Happy tax season! Filing taxes may not be the highlight of your year, but they’re a guarantee. Here are some tips to help you get the job done this April – and even give you a head start on next year’s taxes.
Step 1: Gather Your Documents
You know that you’ll be receiving a lot of tax documents at the beginning of the year. This doesn’t stop at W-2s, either. Watch for your 1099s, insurance documents, and mortgage and bank information. Self-employed? You’ll also need contractor information and business expenses, so gather that information well in advance.
Here’s a quick checklist:
- Income W-2
- 1099-INTs from Savings Accounts
- Roth Conversion – 1099-R
- Health Insurance 1095-A
- HSA Distributions/HSA Contributions
- (Roth) IRA Contributions
- Mortgage Interest Statement – 1098
- Charitable Contributions
- Home Improvement – Energy Efficiency Deductions
- Student Loan Interest – 1098-E
- Childcare Costs
- Taxes You’ve Paid – Real Estate, State and Local, and Personal Property
Step 2: Consider Your Year
Does this year look exactly like last year, or did you experience major changes like getting married, buying a house, or having a baby? All of these things can lead to changes in your filings, so prepare for that ahead of time. It can also affect other people’s filings, so get that sorted out in advance as well. Take a look at the questions below. All can have an effect of how you prepare your return. Did you…
- Marry or divorce?
- Change jobs?
- Change or open new bank account(s)?
- Start or sell a business?
- Acquire or sell any stock during the year?
- Take out a home equity loan?
- Take out student loans?
- Did you enroll for health care coverage under the Affordable Care Act?
- Gift more than $14,000 during the year to one individual?
Step 3: Determine How You Will File Your Taxes
There are three main options when it comes to doing your taxes: preparing them manually, using software to assist you, or working with a professional tax preparer. If your taxes are more or less identical to what they were last year, then you may not need to work with a preparer. There are some top-notch tax programs out there like TurboTax that will walk you through the process step-by-step. But if you’ve gone through any life changes that could complicate your taxes this year, working with a preparer face-to-face can be well worth the cost.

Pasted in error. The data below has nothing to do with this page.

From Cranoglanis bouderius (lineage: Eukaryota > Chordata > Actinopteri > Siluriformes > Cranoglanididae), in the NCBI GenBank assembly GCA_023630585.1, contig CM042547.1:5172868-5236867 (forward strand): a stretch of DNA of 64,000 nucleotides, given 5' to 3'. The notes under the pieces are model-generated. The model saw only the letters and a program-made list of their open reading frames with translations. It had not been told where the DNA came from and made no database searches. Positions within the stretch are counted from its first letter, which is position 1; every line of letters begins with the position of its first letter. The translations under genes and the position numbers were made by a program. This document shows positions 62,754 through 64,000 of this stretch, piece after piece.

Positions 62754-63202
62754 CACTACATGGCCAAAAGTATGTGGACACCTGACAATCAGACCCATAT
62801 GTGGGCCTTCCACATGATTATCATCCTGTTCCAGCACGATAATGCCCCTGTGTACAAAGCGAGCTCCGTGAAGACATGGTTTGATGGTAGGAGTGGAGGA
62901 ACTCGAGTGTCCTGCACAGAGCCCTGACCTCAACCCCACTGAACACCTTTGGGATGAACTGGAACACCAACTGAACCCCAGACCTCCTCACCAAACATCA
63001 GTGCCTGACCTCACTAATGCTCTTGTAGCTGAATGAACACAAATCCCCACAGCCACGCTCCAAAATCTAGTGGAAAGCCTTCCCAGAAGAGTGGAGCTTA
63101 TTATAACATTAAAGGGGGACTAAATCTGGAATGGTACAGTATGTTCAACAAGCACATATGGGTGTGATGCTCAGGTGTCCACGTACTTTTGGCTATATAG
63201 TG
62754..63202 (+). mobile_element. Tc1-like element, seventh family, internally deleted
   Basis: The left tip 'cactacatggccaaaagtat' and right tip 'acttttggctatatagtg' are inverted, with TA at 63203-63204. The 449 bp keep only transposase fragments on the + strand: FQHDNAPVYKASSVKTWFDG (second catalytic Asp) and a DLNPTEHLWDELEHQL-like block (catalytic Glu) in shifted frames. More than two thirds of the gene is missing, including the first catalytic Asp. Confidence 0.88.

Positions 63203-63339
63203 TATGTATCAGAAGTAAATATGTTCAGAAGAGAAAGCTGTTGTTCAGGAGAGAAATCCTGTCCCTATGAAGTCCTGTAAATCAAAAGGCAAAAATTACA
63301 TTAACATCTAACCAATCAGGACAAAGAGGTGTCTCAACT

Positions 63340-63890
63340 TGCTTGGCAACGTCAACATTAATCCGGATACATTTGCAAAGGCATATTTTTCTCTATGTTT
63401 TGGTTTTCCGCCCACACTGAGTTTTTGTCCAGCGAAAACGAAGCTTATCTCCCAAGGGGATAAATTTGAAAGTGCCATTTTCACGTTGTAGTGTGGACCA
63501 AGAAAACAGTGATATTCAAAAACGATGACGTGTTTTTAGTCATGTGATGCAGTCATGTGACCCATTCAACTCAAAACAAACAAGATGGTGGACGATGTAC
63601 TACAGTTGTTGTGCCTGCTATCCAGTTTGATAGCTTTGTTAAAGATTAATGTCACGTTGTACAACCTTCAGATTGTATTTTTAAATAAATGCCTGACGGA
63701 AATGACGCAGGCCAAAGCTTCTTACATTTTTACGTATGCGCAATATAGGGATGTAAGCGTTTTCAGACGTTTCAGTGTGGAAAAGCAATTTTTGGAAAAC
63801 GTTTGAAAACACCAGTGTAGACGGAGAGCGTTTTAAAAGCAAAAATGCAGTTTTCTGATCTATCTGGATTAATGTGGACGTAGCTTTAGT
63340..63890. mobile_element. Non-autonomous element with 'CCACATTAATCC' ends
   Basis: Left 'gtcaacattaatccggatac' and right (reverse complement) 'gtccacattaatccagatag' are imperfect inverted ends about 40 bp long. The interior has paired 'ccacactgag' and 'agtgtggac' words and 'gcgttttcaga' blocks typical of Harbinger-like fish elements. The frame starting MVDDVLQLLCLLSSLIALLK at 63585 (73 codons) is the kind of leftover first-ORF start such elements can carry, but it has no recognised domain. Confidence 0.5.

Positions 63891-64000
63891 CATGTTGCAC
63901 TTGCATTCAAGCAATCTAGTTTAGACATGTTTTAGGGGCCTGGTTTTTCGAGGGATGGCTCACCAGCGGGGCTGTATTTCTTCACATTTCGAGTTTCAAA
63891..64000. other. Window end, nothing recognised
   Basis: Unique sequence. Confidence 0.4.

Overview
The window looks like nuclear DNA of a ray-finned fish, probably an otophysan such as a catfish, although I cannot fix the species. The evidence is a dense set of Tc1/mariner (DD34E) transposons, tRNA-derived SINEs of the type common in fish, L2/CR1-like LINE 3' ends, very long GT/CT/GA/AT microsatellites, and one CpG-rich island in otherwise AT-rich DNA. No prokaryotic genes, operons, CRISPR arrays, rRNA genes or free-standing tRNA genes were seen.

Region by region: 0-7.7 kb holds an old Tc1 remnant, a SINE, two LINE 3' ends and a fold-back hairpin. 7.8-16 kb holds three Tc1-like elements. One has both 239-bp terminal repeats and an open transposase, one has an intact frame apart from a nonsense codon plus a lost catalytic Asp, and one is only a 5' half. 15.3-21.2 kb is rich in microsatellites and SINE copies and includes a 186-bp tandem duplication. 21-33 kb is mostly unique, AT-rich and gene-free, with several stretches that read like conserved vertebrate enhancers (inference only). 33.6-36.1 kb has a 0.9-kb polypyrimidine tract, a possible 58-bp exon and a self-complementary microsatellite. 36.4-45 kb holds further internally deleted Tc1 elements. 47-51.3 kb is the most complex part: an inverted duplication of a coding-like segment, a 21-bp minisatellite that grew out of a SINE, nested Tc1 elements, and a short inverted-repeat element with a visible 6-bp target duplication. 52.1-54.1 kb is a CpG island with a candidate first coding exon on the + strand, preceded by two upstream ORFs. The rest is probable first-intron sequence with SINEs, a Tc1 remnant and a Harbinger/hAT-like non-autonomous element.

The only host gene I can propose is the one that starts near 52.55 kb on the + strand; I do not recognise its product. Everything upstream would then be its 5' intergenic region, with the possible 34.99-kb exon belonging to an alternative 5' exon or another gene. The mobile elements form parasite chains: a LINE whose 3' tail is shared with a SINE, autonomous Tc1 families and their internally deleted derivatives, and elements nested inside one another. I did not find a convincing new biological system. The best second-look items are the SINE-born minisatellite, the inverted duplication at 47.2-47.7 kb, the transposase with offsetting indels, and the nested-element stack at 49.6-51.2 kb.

Step 4: Reconsider Your Withholdings
Do you usually get a large return from taxes each year? That’s because you’re paying too much in taxes during the year. Increase your allowances so your pay can increase. Be careful not to withhold too much because you may end up owing. It’s smart to increase your 401(k) contribution when you increase your allowances. That way the money you were withholding gets deposited into your retirement account. Many people end up spending their return on frivolous things. What better use than to have your return be allocated to your retirement. If it’s the end of the year and you believe you may have a large return, how about doing a Roth IRA conversion? Another way to put good use of the money you set aside. It must be done by December 31 in the year that you file for.
Step 5: Contribute to your IRA
This is an eleventh-hour task that can still count for this year’s taxes. So even if you’ve seriously procrastinated on this step, you can still do it right before you send in your taxes in April.
Step 6: Assess Your Weaknesses
As you go through the tax process this year, pay attention to what’s slowing you down. Is it your receipt system? Trying to locate certain documents? Waiting too long to get started on your taxes? Whatever it is, use that to make your system simpler and more efficient next year.
Throwing everything together at the very last minute is guaranteed to slow you down. So if you’re prone to procrastination, try setting to-dos every week to hit your deadlines on time. Face the tasks head-on and you’ll be well-prepared come April.